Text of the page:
Kalyady, Maslenitsa, Kupala Night – Belarusian holidays.
The Belarusian people remember not only the great battles and fights: the traditions and customs of ancestors are also kept in people’s memory. Some of them are even included in the UNESCO World Heritage list.
Belarusian folklore and folk traditions, which have passed the test of time and despite the past bans preserved their charm, have become the basis for many tourist events attracting visitors to the country. During the year, national holidays related to the events of the historical past of Belarus are held in all the regions of the country.
You can attend the coronation of the first Grand Duke of Lithuania Mindaugas or the wedding feast of the Grand Duke Jogaila and Sophia Golshanskaya whose blood runs in the veins of many members of the royal families of Europe. You can follow the CNN call and celebrate Christmas and New Year in the Belarusian village Pogost in the Zhitkovichi District of the Gomel Region. In the 2010 seasonal guide, made in the form of a rating list, Pogost village ranked 3rd, leaving behind London, New York, Boston and Salzburg.
All New Year celebrations in Belarus are entirely tied to Kalyady — the ancient pagan ritual with maskers and songs.
The only pagan holiday legalized by the Orthodox Church — Maslenitsa, or Cheese Week — is widely celebrated across the country. Each of the seven days of fun, entertainment and pancakes has its own name (“Meeting”, “Zaigryshi”, “Gourmand”) and traditions.
The traditional “Karagod” rite is conducted in Pogost village on St. George's Day in spring. The rite was the first in Belarus to be awarded the status of intangible historical and cultural value in 2004 and put under state protection. The performer and curator of the rite is the folklore-ethnographic ensemble “Mezhdurechie”. On the initiative of the ensemble, other holidays are organized in the region.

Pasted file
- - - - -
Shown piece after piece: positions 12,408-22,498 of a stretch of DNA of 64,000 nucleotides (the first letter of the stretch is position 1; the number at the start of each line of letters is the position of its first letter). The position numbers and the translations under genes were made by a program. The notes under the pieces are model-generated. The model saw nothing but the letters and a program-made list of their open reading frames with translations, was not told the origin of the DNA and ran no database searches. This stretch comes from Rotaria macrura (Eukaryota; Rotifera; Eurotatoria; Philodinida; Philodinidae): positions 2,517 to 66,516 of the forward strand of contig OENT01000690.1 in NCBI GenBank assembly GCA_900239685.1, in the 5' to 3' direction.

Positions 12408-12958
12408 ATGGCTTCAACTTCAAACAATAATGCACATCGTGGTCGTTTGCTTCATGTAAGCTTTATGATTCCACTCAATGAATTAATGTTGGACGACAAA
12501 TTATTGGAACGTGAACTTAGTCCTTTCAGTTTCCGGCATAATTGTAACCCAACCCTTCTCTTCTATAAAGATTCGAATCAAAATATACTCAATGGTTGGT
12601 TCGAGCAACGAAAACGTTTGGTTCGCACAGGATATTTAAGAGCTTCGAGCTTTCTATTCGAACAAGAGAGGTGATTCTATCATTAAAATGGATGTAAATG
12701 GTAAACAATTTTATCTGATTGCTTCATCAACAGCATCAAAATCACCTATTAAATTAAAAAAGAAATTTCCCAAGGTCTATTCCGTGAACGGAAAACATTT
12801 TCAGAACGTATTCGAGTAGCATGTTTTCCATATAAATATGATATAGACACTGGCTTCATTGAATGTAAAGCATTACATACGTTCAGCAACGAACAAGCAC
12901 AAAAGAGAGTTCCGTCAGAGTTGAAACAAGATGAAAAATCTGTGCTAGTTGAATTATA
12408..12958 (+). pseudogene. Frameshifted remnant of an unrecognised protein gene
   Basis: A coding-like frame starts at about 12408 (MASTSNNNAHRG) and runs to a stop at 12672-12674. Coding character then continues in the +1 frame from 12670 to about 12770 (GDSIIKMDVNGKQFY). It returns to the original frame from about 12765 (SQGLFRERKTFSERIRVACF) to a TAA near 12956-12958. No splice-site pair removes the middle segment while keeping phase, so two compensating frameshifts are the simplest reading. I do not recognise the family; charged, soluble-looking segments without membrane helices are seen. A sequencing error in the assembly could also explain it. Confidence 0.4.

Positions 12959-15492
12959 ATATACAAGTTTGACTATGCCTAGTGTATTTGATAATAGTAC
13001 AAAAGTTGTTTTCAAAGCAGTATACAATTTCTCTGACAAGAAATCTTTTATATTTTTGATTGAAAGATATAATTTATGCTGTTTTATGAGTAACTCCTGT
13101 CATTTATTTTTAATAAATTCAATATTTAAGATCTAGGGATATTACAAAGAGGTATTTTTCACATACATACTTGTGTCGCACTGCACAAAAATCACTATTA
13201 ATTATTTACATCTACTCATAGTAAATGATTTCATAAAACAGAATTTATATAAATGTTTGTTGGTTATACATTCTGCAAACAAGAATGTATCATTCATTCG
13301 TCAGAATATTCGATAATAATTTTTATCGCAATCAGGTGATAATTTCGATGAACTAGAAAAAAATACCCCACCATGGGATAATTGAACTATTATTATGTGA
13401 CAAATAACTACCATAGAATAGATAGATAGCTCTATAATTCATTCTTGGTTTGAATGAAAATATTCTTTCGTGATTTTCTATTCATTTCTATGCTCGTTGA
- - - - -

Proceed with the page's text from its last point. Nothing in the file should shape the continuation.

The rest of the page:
In July Belarus invites to celebrate the Kupala Night – a unique ritual feast, based on close contact with nature. Colorful rituals taking place on the Kupala night include collecting herbs and flowers, making wreaths and floating them on water, jumping over the fire, night bathing and searching for the fern blossom. Most importantly, the guests do not act as ordinary extras, passively watching the show from the stands. They become full-fledged participants of the extraordinary event: in search of the fern flower they roam the actually existing castles and park and garden ensembles, hunt for the treasures of the Belarusian magnates, fight evil spirits of the water and forest and at the same time get acquainted with the geography, history and culture of Belarus.
In modern Belarus the Slavic holiday marking the end of the harvest turned into “Dozhinki” – the National Festival and Fair of Rural Workers, celebrated on a large scale since 1996. The President annually takes part in the celebrations. Each year, the holiday is hosted by a different city.
You can try authentic national dishes at the grand festival of the Belarusian cuisine in Motol village which has celebrated its 590th anniversary in 2012. For over 5 years the “Motol prysmaki” Festival has been offering the guests not only culinary treasures, but also works of folk art: weaving, barrel making and straw-braiding.
The Belarusian traditions of needlework deserve special attention. The weaving tradition is also a kind of the country’s brand. Belarus intends to include the unique tradition of fulling woolen hats and boots – “shapovalstvo” — in the UNESCO Intangible Cultural Heritage list. The local masters of the Dribin District of the Mogilev Region pass their skills on from father to son. A workshop was established at the Dribin Historical and Ethnographic Museum where students can learn this craft. There is no doubt that “Katrushnitsky lemezen” in the eyes of the curious tourists fascinated with the history and folk traditions will become a symbol of the hardworking Belarus just like the Slutsk belts, Polesie towels and Bezdezh aprons.